Unfortunately, trauma is something we all deal with in our lives. Some people can recall one specific event that intensely impacted them, while others can list off traumatic events they’ve been through. Despite that trauma affects everyone in different ways, the good news is that healing is possible! Creative arts methods can help people healthily process and express the hard things they’ve been through. Before we discuss the specific ways creative arts methods can aid in trauma treatment, we first need to examine what trauma is and how it affects the body.
Trauma is something that affects everyone in different ways. It is subjective, which means that two people can have the same experience and only one of them may view it as traumatic. As the National Institute on Mental Health (NIMH) explains, “A traumatic event is a shocking, scary, or dangerous experience that can affect someone emotionally and physically.” They go on to describe that the following events could be considered traumatic:
How trauma impacts someone depends on various factors such as the type of event as well as the person’s traumatic history. After a traumatic event, people can struggle with various symptoms. Sometimes the symptoms subside after a few weeks, but for others, the symptoms can control their lives.
Post-traumatic stress disorder (PTSD) is a condition that can develop following a traumatic event. It causes a person to feel consistently anxious, threatened, or in danger, even though the traumatic event has passed. Symptoms of PTSD can begin at any time after the event. For some, symptoms start immediately, while for others, symptoms won’t surface for weeks, months, or years following the traumatic event.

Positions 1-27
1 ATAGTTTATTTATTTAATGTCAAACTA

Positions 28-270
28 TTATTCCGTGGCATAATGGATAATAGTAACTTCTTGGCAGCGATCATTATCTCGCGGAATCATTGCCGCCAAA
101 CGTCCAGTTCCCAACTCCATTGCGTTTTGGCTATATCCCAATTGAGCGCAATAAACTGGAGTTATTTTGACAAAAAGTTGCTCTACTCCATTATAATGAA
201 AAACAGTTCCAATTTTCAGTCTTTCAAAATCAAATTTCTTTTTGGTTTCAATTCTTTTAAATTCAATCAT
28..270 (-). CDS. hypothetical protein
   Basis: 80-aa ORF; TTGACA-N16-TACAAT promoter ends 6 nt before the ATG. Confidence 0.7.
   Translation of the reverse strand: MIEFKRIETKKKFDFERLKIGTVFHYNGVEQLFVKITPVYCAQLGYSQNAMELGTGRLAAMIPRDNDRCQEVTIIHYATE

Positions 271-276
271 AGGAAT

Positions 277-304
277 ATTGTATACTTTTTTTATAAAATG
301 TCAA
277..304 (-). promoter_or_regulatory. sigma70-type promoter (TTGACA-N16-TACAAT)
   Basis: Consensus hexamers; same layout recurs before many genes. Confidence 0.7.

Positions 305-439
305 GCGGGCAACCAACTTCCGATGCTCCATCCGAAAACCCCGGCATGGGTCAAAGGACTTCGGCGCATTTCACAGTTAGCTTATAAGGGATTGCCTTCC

The Substance Abuse and Mental Health Services Administration (SAMHSA) explains, “PTSD is often related to the seriousness of the trauma, whether the trauma was repeated or not, what the individual’s proximity to the trauma was, and what their relationship is with the victim or perpetrator of the trauma.” SAMHSA goes on to detail that symptoms of PTSD can include:
Though PTSD symptoms can be difficult to deal with, the good news is that there is hope for healing.
The most common technique used to treat symptoms of trauma and PTSD is psychotherapy. This form of talk therapy is used by licensed clinicians to help patients verbally process the difficult things they’ve been through. Clinicians use different methods of psychotherapy to equip the patient with tools so they can healthily deal with their feelings.
In addition to psychotherapy, clinicians may also use other therapeutic techniques to give patients a healthy outlet to express themselves. Two common techniques used – in addition to evidence-based therapies – are music therapy and art therapy.
The U.S. Department of Veterans Affairs (VA) explains, “Music therapy is the process of using songs and instruments to help achieve therapeutic goals in a clinical setting.” Music has a way of helping us feel understood and less alone. It also causes the brain to respond in unique ways, evoking strong memories and emotions. As a result, music can be used to help process difficult feelings and memories.